The nutrition-education intervention design, based on Pender's HPM for the experimental group, included three 45–60 min training sessions in 6–10, 18, and 26 weeks of pregnancy. A baseline assessment of the participants' usual food intake using a three-day dietary record (including one weekend day) occurred at 6–10 weeks of gestation in the two groups.[18] The food records were analyzed for the mean number of servings of each food group. Each woman had a meeting with the study nutritionist at the time of enrollment for nutritional assessment; in addition, an individualized nutrition intervention plan was developed. In the first session, the dietary pattern, including the average daily servings of five food groups, was explained to the participants. The food groups were (i) grain (cereal), mostly whole grains; (ii) milk, yoghurt, cheese, and/or alternatives (mostly reduced fat); (iii) lean meat and poultry, fish, eggs, nuts and seeds, and legumes/beans; (iv) fruits; and (v) vegetables. One booklet,[15] which included the benefits of the recommended points, the barriers to implementation, and the ways to overcome these barriers during pregnancy, was given to each of the participants in the experimental group. Each participant was requested to record her daily dietary food intakes on a monthly basis to develop a commitment toward a plan. They were also requested to record the daily food portions on a form and keep this record with them for use in future sessions. These data and responses to questions about the leaflet's points were used to examine the participants' compliance and to give individualized feedback to each woman as needed. With the exception of the first session, pregnant mothers were divided into groups, including 3–8 persons who discussed their opinions about recommended points (through role-playing and brainstorming). In the second session, practical steps (goal-setting techniques) to increase self-efficacy [19] were taught to the mothers in the experimental group. Positive and negative feelings toward the dietary pattern were discussed by mothers. In a training session, the researcher explained to the participants' husbands, mothers, and mother-in-laws about the role of nutrition in improving the outcome of pregnancy and the influencing factors of consumption (such as the availability of healthy foods at home). The researcher asked them to support pregnant mothers with healthy eating. Being familiar with the immediately competing demands, the preferences for dietary pattern were taught through computer-based instruction in the third session. The participants learnt how to replace soft drinks with dairy products, unhealthy snacks with fruits or dried fruits, pickles with vegetables, white bread with high-fiber bread, and so forth. Midwives and physicians were blinded to subject randomization and the educational contents to prevent contamination. Once again, at 34–36 weeks of gestation, a consecutive 3-day food intake record was collected in the two groups and analyzed for number of food servings to assess the effect of intervention. Pregnant mothers were instructed by the first author [Figure 1].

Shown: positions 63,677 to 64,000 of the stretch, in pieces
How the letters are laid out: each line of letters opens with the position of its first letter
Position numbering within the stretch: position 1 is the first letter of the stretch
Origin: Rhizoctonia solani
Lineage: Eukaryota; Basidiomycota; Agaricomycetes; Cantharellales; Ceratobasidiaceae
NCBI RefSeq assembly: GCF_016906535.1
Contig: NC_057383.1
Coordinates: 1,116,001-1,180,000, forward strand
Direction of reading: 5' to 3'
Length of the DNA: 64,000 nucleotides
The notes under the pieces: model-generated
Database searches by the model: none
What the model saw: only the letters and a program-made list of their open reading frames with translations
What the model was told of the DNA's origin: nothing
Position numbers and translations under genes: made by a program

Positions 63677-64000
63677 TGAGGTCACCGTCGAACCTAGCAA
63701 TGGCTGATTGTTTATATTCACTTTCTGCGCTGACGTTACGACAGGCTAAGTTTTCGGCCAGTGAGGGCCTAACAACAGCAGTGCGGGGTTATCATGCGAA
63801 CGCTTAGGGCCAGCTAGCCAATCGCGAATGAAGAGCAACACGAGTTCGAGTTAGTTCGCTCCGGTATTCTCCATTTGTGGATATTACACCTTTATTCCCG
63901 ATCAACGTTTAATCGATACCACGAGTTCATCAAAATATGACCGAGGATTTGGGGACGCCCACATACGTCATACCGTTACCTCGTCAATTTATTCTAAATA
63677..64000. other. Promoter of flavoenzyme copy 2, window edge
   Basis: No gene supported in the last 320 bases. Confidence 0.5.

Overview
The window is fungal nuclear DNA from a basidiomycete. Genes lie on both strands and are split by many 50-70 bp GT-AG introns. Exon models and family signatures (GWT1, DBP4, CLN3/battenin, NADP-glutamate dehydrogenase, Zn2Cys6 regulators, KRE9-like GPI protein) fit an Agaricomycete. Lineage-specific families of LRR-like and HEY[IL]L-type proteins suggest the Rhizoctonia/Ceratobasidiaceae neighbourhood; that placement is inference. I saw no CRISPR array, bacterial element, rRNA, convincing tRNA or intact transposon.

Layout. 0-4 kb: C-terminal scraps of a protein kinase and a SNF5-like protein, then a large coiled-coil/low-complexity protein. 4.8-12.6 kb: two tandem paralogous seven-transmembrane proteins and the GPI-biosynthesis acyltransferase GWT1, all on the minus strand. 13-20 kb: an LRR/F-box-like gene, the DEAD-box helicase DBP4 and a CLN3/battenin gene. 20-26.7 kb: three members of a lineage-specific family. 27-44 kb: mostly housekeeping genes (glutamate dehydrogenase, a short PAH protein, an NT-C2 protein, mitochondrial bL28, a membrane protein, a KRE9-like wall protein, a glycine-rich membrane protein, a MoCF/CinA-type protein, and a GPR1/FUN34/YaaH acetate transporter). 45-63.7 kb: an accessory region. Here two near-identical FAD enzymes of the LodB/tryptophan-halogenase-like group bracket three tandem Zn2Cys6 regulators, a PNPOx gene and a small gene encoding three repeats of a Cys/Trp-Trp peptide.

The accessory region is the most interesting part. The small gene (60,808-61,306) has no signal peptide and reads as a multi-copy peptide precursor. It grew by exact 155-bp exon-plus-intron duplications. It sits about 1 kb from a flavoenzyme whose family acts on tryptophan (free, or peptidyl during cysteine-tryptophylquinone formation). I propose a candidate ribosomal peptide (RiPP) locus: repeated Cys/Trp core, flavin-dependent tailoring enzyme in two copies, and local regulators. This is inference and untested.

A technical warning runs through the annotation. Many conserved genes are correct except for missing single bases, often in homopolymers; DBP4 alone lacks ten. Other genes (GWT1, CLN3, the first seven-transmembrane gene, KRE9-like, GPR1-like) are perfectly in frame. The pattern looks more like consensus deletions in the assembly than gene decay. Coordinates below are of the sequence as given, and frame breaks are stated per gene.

Figure 1: CONSORT trial flow diagram for pregnant mothers who recruited